About me

I am a cognitive neuroscientist who specializes in perception and cognition of the olfactory and respiratory system. I work with both healthy populations and individuals with olfactory disorders (e.g., congenital anosmia and Parkinson’s patients).

Prior to joining the Clinical Neuroscience Department at KI in 2018, I conducted research in Asifa Majid group (now at University of Oxford) at the Donders Institute, Centre for Language Studies at Radboud University, and Max Planck Institute for Psycholinguistics, Nijmegen, The Netherlands. There, I began studying cross-cultural aspects of odor perception and cognition. This area of research is still one of my current research interests.

I am currently affiliated with the Psychology division at KI, where I lead the Embodied Perception and Cognition group at the Perceptual neuroscience lab We conduct experimental work on how action and interoceptive sensory signals propagate to shape perception and cognition, and vice versa. We combine state-of-the-art neuroimaging tools and computational models with behavioral experiments to address these questions. For example, we study olfactory full-body approach-avoidance behavior, or how episodic memories are created by the memory of contextual representations of self-movement and location. We also study how breathing shapes memory formation and perception.

Research description

The long-term goal of my research is to uncover the neurobiological, psychological, physiological, and motor mechanisms that underlie the human sense of smell, in health and disease. I use a multidisciplinary approach that is centered at the intersection of psychology, anthropology, biology, and engineering. Using tools from these disciplines, as well as creating new ones, has allowed me and my large network of multidisciplinary collaborators to study and answer fundamental questions in perception and cognition.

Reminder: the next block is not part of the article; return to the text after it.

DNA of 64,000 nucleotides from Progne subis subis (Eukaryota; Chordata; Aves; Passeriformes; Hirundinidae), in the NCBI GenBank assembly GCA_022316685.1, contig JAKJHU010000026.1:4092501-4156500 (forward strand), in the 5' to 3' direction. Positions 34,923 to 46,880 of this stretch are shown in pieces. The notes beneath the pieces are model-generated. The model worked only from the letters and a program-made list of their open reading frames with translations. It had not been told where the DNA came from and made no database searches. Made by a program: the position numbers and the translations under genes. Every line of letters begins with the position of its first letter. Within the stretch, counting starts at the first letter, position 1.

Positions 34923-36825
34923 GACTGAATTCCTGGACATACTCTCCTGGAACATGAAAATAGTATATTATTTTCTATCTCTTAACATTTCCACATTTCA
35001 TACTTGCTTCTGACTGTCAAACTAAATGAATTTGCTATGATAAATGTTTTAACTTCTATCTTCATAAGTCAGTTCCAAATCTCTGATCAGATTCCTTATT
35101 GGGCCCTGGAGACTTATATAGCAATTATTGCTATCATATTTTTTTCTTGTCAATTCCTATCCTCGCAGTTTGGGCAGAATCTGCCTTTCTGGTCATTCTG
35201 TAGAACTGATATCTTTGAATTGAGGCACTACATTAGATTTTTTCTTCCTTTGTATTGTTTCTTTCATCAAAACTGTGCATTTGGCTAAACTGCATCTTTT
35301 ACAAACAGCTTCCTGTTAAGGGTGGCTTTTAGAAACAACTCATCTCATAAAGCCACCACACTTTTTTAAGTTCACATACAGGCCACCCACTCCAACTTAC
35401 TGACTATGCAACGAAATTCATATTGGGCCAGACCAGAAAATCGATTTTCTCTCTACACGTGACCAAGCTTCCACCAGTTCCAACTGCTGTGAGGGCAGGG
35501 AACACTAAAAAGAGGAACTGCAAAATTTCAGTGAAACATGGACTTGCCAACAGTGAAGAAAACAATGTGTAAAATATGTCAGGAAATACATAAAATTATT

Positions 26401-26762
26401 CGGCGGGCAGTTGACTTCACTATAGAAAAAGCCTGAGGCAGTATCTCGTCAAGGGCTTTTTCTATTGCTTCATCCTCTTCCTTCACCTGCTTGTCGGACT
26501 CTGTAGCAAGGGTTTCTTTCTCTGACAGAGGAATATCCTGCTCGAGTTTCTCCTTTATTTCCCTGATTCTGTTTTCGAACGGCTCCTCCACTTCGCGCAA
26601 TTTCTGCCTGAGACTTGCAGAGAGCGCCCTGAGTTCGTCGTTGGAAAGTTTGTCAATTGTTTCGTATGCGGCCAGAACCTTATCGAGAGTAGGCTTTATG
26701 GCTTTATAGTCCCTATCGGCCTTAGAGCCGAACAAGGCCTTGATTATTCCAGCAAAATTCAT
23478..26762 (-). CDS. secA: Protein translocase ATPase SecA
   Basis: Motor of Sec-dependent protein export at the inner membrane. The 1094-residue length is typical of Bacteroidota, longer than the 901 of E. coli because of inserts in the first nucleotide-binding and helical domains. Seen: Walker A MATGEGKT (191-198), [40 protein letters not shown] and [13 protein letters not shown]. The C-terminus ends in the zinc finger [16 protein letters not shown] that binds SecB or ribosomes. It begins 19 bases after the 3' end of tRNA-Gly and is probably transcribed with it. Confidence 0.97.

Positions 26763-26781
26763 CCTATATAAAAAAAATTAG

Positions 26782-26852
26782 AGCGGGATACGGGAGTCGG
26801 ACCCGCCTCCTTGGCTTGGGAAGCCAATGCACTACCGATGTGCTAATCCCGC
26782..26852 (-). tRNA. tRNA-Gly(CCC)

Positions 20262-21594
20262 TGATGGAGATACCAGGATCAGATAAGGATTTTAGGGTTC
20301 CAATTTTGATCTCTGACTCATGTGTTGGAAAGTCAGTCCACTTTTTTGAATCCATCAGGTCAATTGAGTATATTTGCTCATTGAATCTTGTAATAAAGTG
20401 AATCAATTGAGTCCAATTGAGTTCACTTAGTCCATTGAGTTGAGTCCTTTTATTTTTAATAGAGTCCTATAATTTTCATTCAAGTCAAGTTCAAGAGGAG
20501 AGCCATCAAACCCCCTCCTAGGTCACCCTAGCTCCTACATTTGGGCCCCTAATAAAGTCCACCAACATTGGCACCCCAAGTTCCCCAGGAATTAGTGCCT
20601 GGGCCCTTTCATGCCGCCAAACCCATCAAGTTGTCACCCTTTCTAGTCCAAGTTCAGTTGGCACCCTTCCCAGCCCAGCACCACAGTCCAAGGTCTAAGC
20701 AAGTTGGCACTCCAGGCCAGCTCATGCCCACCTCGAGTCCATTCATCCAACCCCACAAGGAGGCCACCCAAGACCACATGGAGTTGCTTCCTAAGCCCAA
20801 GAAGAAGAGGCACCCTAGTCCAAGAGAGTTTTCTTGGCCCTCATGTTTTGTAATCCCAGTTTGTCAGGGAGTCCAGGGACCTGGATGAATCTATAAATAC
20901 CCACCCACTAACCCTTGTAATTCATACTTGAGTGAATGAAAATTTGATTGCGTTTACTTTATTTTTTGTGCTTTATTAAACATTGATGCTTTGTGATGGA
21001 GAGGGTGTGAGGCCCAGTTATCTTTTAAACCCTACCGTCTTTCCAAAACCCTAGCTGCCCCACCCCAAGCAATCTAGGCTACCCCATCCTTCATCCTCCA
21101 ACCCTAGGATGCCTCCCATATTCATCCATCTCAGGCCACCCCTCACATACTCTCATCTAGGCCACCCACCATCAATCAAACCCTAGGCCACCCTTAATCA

As the olfactory system is dependent on the nasal respiratory system, one of my main research questions centers around how breathing affects brain and behavior. To illuminate these underlying mechanisms, I employ state-of-the-art techniques, including structural and functional MRI, EEG, intracranial recordings, and psychophysical, cognitive, and psychophysiological recordings (e.g., respiration, heart rate, pupillometry, and full-body movement).

In parallel to this, I have conduct large-scale collaborative work on the cross-cultural factors that shape the human sense of smell by working with small-scale societies such as diverse hunter gatherer populations.

I am the Principal Investigator on the project "Does nasal respiration enhance hippocampal-dependent memory processes in humans?", which is funded by the Swedish Research Council (Vetenskapsrådet) from 2018-2022.

I am also the Principal Investigator on the project "How does breathing shape perception? From pupil dynamics to active sensing", which is funded by the Swedish Research Council (Vetenskapsrådet) from2022-2026.

I am also co-investigator on the project “Prevalence and treatments of post-COVID olfactory dysfunction” together with PI Johan Lundström, Karolinska institute. This is funded by the Swedish Research Council (Vetenskapsrådet) from 2022-2026

For more information visit the Perceptual neuroscience lab at KI:

Academic honours, awards and prizes

2016  Recipient of ISOT Young Investigator Award, International Society of Olfaction and Taste. This prize is awarded every fourth year jointly by the North American Association for Chemoreception Sciences (AChemS), European Chemoreception Research Organization (ECRO), and the Japanese Association for the Study of Taste and Smell (JASTS).